General Plant Information (Edit)
Plant Habit: Herb/Forb
Sun Requirements: Full Sun
Full Sun to Partial Shade
Water Preferences: Wet Mesic
Soil pH Preferences: Slightly acid (6.1 – 6.5)
Neutral (6.6 – 7.3)
Minimum cold hardiness: Zone 3 -40 °C (-40 °F) to -37.2 °C (-35)
Maximum recommended zone: Zone 9b
Plant Height: 2 to 5 feet, even to 6 feet
Plant Spread: 3 to 6 feet
Fruit: Other: achene (sunflower-like seed) with hairs
Fruiting Time: Fall
Late fall or early winter
Flowers: Showy
Flower Color: White
Bloom Size: Under 1"
Flower Time: Late summer or early fall
Underground structures: Rhizome
Uses: Cut Flower
Will Naturalize
Wildlife Attractant: Bees
Resistances: Deer Resistant
Drought tolerant
Propagation: Seeds: Self fertile
Sow in situ
Start indoors
Can handle transplanting
Propagation: Other methods: Division
Pollinators: Self
Moths and Butterflies
Miscellaneous: Tolerates poor soil
Conservation status: Least Concern (LC)

Conservation status:
Conservation status: Least Concern
Common names
  • White Panicle Aster
  • Aster
  • Panicled Aster
Botanical names
  • Accepted: Symphyotrichum lanceolatum
  • Synonym: Aster lanceolatus
  • Synonym: Aster simplex

  • Posted by ILPARW (southeast Pennsylvania - Zone 6b) on Oct 7, 2021 9:25 AM concerning plant:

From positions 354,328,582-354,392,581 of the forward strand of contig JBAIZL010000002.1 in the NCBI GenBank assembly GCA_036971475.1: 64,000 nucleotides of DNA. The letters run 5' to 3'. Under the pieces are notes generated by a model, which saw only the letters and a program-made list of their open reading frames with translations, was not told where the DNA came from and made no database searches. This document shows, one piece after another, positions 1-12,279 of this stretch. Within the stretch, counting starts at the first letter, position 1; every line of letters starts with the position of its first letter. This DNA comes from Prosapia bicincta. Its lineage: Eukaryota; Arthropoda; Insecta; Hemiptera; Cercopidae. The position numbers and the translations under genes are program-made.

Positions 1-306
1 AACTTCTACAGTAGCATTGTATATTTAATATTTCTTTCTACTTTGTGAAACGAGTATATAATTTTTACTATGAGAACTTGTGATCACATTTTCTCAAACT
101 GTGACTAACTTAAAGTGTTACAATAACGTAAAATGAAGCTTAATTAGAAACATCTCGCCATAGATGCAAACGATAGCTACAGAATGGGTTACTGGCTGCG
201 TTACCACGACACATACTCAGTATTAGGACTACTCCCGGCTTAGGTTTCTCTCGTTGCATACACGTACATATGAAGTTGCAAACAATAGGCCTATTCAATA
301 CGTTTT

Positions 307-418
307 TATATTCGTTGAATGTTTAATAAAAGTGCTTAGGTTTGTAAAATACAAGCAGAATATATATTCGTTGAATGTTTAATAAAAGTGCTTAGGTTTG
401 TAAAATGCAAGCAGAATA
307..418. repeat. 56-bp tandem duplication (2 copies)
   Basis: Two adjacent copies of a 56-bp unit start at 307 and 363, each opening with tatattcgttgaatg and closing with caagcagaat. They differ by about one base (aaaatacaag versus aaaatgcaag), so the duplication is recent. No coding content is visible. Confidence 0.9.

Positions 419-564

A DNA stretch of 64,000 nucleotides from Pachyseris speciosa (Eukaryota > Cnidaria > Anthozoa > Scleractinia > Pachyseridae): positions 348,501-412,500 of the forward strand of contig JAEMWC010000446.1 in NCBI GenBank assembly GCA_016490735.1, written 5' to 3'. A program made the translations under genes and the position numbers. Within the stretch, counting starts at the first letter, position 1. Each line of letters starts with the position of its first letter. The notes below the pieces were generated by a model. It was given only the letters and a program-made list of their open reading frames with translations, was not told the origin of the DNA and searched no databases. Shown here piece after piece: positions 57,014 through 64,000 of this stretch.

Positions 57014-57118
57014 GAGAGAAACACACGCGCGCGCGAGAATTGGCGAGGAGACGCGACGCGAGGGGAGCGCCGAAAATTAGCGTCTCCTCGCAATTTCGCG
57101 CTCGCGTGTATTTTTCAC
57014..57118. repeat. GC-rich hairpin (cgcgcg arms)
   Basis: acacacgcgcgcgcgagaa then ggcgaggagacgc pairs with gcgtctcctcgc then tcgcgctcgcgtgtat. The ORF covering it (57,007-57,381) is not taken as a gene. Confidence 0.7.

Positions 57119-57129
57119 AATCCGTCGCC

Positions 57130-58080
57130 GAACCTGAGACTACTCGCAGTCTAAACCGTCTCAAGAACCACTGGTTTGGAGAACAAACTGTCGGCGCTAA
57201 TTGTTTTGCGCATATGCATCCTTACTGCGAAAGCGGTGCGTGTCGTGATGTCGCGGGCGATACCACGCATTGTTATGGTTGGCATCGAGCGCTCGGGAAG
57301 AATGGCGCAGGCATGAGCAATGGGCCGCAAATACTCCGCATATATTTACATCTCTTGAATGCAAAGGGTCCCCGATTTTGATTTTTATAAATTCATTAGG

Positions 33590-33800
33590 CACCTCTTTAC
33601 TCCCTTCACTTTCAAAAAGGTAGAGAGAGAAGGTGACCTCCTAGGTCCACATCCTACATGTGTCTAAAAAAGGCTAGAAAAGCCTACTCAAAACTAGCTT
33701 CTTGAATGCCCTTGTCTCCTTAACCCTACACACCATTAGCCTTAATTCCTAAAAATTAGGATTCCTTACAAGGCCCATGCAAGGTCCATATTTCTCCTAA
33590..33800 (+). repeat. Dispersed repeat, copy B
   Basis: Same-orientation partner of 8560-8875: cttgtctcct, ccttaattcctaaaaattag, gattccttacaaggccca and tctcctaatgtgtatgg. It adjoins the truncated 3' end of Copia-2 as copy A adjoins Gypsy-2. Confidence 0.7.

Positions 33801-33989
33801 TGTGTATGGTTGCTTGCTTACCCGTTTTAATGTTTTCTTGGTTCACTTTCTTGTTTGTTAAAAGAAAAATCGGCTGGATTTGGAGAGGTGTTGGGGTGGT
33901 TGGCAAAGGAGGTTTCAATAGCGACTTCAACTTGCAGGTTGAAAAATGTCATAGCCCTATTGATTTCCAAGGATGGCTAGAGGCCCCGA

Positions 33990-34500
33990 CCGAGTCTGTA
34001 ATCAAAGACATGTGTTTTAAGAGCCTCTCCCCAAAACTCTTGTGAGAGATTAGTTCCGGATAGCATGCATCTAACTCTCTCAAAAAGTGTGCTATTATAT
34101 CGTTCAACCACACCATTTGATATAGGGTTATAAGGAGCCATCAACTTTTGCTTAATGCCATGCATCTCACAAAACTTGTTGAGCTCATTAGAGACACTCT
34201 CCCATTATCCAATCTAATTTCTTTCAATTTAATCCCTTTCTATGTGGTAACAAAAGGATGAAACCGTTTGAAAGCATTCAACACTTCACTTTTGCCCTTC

This is a very common forb species in the fields and meadows of much of North America from southern Manitoba down into Texas to central Florida up deep into southeast Canada. It is not used in conventional ornamental horticulture, being sold by any conventional nurseries. Some native plant nurseries sell some, usually as seed. It is usually considered as a weed in gardens and landscapes. However, it makes a good native wild flower in meadow situations that is good for many pollinators. it is one of several very similar wild aster species with small white flowers, sometimes tinged bluish or purplish, that includes the Heath Aster (Symphyotrichum ericoides), the Calico Aster (S. lateriflorus), the Hairy or Frost Aster (S. pilosum), and a few others. This Panicled species is recognized by its lance-linear leaves that are at least close to hairless, the "petals" or ray florets are 16 to 50 in each flower, and the dead, brown leaves typically curl up. This species forms dense colonies with its long rhizomes. It is very aggressive when it invades a garden from its small sunflower-like seed with hairs that are also like dandelion seed. My natural, native garden, including in part shade, has been invaded by some of this species and I keep pulling it out, but some of the underground stems (rhizomes) stay in the ground as what happens with Canada Thistle (the European Creeping Thistle), that also keeps invading. I love Panicled Aster out in wild fields.

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